Kyoto, Japan

東海庵 (京都府京都市右京区花園妙心寺町)

Tokai An is one of the 48 sub-temples of Myoshin Ji (妙心寺), and it was founded in 1484. The grounds of the temple were formally a palace for the Emperor Hanazono (花園上皇), but he became a monk, and in 1342, he donated the palace to found the temple. Kanzan Egen (関山慧玄), one of the disciples of Shuho Myocho (宗峰妙超), was the founder. Currently, this temple is not open to the public.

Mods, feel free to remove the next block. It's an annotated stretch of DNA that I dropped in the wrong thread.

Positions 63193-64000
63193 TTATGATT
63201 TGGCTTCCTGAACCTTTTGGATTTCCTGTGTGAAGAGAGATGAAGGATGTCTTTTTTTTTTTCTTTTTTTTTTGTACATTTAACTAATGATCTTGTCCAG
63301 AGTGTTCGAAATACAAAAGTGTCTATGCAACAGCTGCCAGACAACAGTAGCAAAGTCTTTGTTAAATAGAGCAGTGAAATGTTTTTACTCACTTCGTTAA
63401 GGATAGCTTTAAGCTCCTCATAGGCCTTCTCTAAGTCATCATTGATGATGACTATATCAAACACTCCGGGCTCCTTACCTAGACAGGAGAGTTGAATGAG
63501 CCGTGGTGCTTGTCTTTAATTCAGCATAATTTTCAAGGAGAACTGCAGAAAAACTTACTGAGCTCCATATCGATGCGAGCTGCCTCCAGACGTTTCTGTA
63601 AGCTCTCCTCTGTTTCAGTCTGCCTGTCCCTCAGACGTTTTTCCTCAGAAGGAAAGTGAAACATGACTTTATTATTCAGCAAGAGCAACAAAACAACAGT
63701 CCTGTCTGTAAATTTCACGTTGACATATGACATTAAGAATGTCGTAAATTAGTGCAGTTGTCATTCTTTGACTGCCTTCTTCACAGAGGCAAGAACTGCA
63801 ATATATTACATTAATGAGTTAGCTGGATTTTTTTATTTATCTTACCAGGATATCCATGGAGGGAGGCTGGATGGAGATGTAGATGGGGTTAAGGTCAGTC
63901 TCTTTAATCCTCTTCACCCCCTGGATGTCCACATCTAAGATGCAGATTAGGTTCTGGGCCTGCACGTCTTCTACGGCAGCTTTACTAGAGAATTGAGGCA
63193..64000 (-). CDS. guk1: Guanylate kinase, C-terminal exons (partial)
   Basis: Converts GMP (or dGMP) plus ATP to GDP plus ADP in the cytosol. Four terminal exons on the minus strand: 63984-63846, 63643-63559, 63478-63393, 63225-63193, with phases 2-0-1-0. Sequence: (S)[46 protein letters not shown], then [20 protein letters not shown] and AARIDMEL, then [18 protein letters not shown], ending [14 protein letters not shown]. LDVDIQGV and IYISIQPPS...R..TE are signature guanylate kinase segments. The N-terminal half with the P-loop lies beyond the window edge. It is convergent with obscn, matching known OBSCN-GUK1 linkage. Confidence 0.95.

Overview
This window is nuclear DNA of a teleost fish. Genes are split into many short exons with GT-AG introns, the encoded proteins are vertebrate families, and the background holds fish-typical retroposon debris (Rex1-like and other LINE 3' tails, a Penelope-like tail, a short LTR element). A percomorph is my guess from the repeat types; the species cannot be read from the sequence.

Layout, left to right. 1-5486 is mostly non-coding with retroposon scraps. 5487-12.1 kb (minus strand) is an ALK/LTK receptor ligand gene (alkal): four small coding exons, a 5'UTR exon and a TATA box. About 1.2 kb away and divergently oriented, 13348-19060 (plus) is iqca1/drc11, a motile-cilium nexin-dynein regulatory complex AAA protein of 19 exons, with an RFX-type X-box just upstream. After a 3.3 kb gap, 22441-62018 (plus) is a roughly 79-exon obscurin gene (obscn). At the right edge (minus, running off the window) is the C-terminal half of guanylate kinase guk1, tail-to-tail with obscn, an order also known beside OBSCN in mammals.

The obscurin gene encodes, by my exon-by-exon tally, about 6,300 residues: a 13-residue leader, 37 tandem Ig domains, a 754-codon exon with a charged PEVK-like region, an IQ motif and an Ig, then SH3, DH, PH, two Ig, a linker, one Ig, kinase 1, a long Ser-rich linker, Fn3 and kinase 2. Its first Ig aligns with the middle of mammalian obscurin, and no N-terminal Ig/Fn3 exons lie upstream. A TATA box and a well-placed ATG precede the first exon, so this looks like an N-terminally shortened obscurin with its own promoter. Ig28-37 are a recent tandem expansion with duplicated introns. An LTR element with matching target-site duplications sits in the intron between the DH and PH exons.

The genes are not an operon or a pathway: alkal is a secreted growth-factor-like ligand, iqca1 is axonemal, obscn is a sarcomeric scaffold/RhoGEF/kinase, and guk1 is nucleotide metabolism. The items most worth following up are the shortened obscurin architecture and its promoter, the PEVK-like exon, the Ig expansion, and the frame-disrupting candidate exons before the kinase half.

This image shows the very unique chozubachi (手水鉢) – wash bowl/basin for the visitors – made of stone bridge girder. There is a Kasuga-style hexagon garden lantern (春日型六角灯籠) made of stone next to this basin. One of the original purpose for the lanterns are to illuminate the path. Chozubachi was originator used to purify the mouth and the body of the visitor to the sacred places (i.e., temples/shrines), but it is also incorporated into the Japanese Tea Ceremony where the visitors wash their hands and rinse their mouths before they enter the tea room. Greenness of the garden and the water in the basin may echo within the visitor’s soul as he/she sips the tea made of green tea and the hot water.